14. ferryman37

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    Many thanks for the reply .. which, after 2-3-4- times of reading I think I now follow.
    So .. if I want to watch broadcast TV (SD for now) how can I improve picture quality, and is a javelin stuck to the chimney
    with RF co-axial (??) of about 20mtrs the best we can do given all the fantastic developments of the last few years.
    Aint complaining .. just curious .. can anyone (Nigel) point
    me in a relevant direction ... thanks again ...

    AL
     
  15. LV426

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    If you want to watch broadcast TV then you can do any of the following:

    1: UHF aerial, analog tuner, channels 1...5. This is the "traditional" way. The signal can pretty well always be improved by new aerials, cables and so on. After that, it's down to how good the tuner in your receiver is. Broadcasts are all in 4x3 aspect ratio, although some programming is letterboxed.

    2: UHF aerial, digital tuner. This is freeview. Same aerial*, same downlead, different tuner. Picture quality, assuming good reception is better and worse than analog, at the same time. Better, in that it is free of grain, ghosting and so on and much of it is widescreen 16x9 ratio. Worse in that the digital compression used can cause pixellation effects. If the freeview tuner is in a separate set top box then (here is where the avoid RF bit comes in) it should be connected to your TV using, ideally, an RGB connection. If it's inside the TV (integrated) then connection is internal and not your concern.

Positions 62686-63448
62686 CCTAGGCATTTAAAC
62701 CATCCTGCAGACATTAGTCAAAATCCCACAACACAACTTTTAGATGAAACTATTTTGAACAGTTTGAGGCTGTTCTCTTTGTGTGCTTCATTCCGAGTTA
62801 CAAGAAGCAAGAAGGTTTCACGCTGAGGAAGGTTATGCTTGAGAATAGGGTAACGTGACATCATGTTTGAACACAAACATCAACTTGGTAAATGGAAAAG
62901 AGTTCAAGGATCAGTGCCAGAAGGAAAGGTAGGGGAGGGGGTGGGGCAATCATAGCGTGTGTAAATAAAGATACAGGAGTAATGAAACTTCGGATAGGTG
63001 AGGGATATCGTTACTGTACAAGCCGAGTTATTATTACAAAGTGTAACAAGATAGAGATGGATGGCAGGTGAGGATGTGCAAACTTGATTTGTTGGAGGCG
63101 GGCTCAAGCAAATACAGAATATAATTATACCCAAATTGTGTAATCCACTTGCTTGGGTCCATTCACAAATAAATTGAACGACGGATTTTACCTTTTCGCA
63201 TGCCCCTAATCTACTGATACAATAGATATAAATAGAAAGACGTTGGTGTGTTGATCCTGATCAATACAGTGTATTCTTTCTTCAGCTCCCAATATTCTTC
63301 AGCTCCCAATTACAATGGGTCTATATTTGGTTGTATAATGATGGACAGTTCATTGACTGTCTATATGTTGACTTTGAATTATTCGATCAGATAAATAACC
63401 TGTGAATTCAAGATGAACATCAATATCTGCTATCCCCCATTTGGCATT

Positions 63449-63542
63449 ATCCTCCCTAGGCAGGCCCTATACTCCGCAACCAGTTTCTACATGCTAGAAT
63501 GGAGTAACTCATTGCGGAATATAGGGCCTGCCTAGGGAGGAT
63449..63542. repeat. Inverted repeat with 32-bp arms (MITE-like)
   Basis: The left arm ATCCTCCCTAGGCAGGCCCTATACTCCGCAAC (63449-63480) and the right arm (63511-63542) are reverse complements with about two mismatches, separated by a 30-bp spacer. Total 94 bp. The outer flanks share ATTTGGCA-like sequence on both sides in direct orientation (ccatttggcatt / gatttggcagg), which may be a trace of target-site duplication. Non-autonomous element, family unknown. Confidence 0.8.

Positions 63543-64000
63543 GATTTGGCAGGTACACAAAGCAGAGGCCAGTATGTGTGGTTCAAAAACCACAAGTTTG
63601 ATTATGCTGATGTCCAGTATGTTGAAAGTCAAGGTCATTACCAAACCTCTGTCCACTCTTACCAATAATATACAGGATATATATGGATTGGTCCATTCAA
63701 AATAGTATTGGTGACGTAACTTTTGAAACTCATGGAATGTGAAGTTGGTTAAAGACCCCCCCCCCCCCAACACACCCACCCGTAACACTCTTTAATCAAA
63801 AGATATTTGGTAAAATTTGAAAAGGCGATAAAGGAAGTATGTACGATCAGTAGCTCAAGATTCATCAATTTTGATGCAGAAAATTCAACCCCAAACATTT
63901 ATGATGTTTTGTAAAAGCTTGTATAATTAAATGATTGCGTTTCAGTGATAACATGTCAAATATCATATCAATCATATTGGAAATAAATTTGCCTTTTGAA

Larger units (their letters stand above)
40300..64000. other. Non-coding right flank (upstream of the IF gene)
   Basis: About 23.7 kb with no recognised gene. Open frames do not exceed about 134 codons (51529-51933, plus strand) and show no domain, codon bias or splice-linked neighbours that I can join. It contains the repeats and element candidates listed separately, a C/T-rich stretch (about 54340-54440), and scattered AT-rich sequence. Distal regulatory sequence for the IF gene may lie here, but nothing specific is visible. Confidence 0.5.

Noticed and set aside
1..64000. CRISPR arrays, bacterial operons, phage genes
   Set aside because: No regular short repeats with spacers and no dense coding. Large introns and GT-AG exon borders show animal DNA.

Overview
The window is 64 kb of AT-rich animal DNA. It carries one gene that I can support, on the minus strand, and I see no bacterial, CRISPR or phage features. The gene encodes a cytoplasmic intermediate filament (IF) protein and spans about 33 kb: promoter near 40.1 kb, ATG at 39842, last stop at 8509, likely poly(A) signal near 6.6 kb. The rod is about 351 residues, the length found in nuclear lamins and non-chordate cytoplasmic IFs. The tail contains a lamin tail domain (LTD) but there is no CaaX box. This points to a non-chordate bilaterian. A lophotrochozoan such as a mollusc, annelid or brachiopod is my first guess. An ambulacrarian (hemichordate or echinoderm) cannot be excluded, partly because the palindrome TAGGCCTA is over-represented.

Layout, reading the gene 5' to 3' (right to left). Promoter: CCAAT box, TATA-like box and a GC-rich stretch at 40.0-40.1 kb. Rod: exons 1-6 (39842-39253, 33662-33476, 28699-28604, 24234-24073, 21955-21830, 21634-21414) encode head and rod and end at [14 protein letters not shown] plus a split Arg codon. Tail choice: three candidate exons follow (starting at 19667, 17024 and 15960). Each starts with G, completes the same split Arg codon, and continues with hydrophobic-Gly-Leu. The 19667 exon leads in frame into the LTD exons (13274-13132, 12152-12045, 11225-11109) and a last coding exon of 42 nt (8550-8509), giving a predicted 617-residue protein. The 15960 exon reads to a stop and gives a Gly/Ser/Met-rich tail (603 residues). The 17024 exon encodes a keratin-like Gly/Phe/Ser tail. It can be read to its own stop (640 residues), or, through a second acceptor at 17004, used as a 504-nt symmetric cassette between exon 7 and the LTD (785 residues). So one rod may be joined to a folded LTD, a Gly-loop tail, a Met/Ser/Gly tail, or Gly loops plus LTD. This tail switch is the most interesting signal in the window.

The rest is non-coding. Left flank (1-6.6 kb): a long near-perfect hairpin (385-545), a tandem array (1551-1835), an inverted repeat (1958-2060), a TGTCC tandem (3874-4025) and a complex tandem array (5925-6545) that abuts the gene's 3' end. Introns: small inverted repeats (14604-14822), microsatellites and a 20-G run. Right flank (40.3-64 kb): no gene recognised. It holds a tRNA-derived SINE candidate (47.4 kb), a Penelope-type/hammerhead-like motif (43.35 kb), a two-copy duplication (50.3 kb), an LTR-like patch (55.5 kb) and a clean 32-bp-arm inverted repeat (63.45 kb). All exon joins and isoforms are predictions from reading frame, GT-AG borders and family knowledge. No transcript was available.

3: Satellite dish and digital satellite receiver. Aka "Sky". Set top box to be connected to TV again, ideally, by RGB. Picture quality broadly the same as Freeview.

    4: Cable service and cable box, connected to TV by RGB. Picture quality broadly the same as Freeview.


    * same fundamental "type" - but may need replacing with a different design for satisfactory Freeview reception.
     
  16. ferryman37

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    So .. if I get a good signal on analogue (which except C5) I do its very likely to be better than other signals ...
    So wait for HD and the analogue switch off I guess, and freeview as a stop gap.

    thanks for your patience ...and time
    AL
     
  17. LV426

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    Sort of. Perhaps more accurate to say, "is likely to have have different things wrong with it".